Children’s Sermon Third Sunday of Easter, Luke 24:13-35, May 4, 2014

Prepare:  Find a very simple puzzle, like a preschool puzzle, you really only want about 6 or 7 pieces for this.  Bonus points if it is an Easter puzzle!  Also bring along some cardboard scraps that are a similar size to the puzzle pieces, but just squares or rectangles so that the puzzle piece is still pretty obvious.

20130822-223520.jpg  As the children gather, get all the puzzle pieces facing up except for one.  Let one piece sit surrounded by the cardboard so that it is obviously a puzzle piece, but so that the picture cannot be seen on it.  Start getting the puzzle put together, let the children help if you want, but keep them away from the upside down piece.  Once the puzzle is together be really sad and confused about the missing piece.

FaithCross Oh no!  I’m missing a piece!  I thought they were all here!  I even asked the person who gave me the puzzle and they said all the pieces were here. (At this point it is good if you let them see the missing piece.)  Well, I guess I’ll just throw it away, if I can’t find the piece.  What?  You say it’s over here?  No, this is all just cardboard, no puzzle piece there.  Oh, wait!  You’re right, there is the missing piece!  I don’t know why I didn’t see it, but there it is!  Now the puzzle is complete. Thanks.

This reminds me of the Gospel story that we hear today.  The story happens on the day we call Easter.  Jesus’ friends are walking away from Jerusalem when they meet a stranger on the road.  They start talking and they find out that the stranger has no idea about what just happened in Jerusalem.  He doesn’t know about Jesus, he doesn’t know about Jesus being killed, or buried, he doesn’t know any of it, so they tell the stranger all about it.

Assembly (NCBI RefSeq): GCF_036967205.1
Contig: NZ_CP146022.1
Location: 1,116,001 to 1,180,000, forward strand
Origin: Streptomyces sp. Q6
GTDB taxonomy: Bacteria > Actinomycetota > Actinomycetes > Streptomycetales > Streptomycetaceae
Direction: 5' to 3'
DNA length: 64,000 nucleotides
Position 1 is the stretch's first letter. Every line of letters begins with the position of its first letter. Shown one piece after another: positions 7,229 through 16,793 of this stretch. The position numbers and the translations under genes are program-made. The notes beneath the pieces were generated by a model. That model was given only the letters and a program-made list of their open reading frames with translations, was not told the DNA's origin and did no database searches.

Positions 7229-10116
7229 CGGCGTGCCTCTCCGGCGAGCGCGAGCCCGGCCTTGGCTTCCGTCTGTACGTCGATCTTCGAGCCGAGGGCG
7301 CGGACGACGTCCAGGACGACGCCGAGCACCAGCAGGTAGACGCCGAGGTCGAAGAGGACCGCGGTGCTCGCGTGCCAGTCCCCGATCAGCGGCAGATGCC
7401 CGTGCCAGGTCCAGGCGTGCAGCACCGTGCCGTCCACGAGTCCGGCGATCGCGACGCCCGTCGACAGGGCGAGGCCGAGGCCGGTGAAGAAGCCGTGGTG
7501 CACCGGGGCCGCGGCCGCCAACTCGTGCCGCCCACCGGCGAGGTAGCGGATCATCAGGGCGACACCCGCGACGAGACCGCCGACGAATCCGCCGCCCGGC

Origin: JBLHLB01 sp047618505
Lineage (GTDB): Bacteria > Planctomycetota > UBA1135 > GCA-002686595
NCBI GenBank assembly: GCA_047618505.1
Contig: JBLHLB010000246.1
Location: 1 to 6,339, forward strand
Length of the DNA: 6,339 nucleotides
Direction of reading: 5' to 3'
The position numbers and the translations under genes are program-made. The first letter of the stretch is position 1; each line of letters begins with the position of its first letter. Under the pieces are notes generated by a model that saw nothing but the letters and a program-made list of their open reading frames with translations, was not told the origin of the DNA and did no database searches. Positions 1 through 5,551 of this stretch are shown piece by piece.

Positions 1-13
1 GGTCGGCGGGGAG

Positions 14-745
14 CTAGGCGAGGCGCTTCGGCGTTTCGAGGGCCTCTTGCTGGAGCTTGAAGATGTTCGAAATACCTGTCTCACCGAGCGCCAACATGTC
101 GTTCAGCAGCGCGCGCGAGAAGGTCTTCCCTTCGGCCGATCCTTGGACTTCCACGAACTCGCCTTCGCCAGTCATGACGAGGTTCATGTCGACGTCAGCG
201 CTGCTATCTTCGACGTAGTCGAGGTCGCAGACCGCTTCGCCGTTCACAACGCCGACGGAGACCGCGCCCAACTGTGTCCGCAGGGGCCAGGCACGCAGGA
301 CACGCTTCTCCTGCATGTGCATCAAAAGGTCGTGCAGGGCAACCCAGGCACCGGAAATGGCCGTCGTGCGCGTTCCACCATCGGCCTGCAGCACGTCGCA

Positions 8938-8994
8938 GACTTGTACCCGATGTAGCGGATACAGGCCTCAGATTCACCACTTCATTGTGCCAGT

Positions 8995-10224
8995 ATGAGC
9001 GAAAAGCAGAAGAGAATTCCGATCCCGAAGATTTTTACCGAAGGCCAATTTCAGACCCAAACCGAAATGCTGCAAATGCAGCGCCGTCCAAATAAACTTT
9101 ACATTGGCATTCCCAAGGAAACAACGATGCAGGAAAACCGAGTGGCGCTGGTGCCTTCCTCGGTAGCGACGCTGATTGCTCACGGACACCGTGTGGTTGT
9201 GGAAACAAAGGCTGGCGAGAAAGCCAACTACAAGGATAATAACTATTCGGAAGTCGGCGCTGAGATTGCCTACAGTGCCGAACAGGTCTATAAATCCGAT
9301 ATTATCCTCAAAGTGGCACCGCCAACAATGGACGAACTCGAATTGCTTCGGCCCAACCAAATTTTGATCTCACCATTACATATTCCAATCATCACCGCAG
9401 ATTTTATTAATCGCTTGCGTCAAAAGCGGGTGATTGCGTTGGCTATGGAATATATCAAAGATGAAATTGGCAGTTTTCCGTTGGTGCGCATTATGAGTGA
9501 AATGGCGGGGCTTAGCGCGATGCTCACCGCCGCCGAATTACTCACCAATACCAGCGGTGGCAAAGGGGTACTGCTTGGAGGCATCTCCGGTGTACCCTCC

Here’s the fun part of the story, the stranger was Jesus!  He was walking with his friends and they didn’t even know that it was him.  They were so sad and worried that they couldn’t see Jesus walking with them.  Just like me with that puzzle piece, I was so upset that it was missing that I didn’t even want to look for it.  They didn’t know that they were with Jesus until they sat down to eat and Jesus broke bread and poured wine, then they suddenly recognized him.  Just like I didn’t see the piece until someone turned it over.

A missing puzzle piece is not really a big deal, is it?  No, not really.  But forgetting to look for Jesus?  We do know something that those disciples didn’t know, we know that Jesus is alive and among us, so we know that we should always be looking for Jesus, we should always be finding people who need our love and care.

20130822-223749.jpg   Risen Christ, we sometimes forget that you are here with us, we forget to look for you in the people around us, and we forget to be loving to everyone we meet.  Help us to see the good in the world and to live with your forgiveness and grace in our hearts and on our lips.  Amen.

20130822-223908.jpg  Send them out with a traditional Easter greeting!  You say, “Christ is risen!”  They respond, “Christ is risen indeed!”


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Children’s Sermon Second Sunday of Easter, John 20:19-31, April 27, 2014

Prepare:  Bring a digital camera or your phone – something that will let you take a picture of the children and show them the picture (a tablet with camera would be ideal).  Also bring a stuffed animal, you will need someone to hold the animal secretly in the background of the picture, so make sure you have that set up in advance, don’t let the children see the animal!

20130822-223520.jpg  Gather the children together and take a group picture, make sure they are looking at you and that you can get the stuffed elephant in the frame of the picture behind them.  Odds are good that at least one of them will want to see the picture, but if no one asks to see it, then start saying how great it is.  As soon as one of them asks to see it, gently tell them no, tell them that it is a great shot, they will just have to trust you.  Then take it over to another adult in the room and show them, and get them to say that it’s a great picture, but still refuse to show the children.  Then put the camera/phone away.

FaithCross  So, do you believe me that it was a good picture?  I even have a second opinion!  It must be good, right?  But you still want to see, don’t you?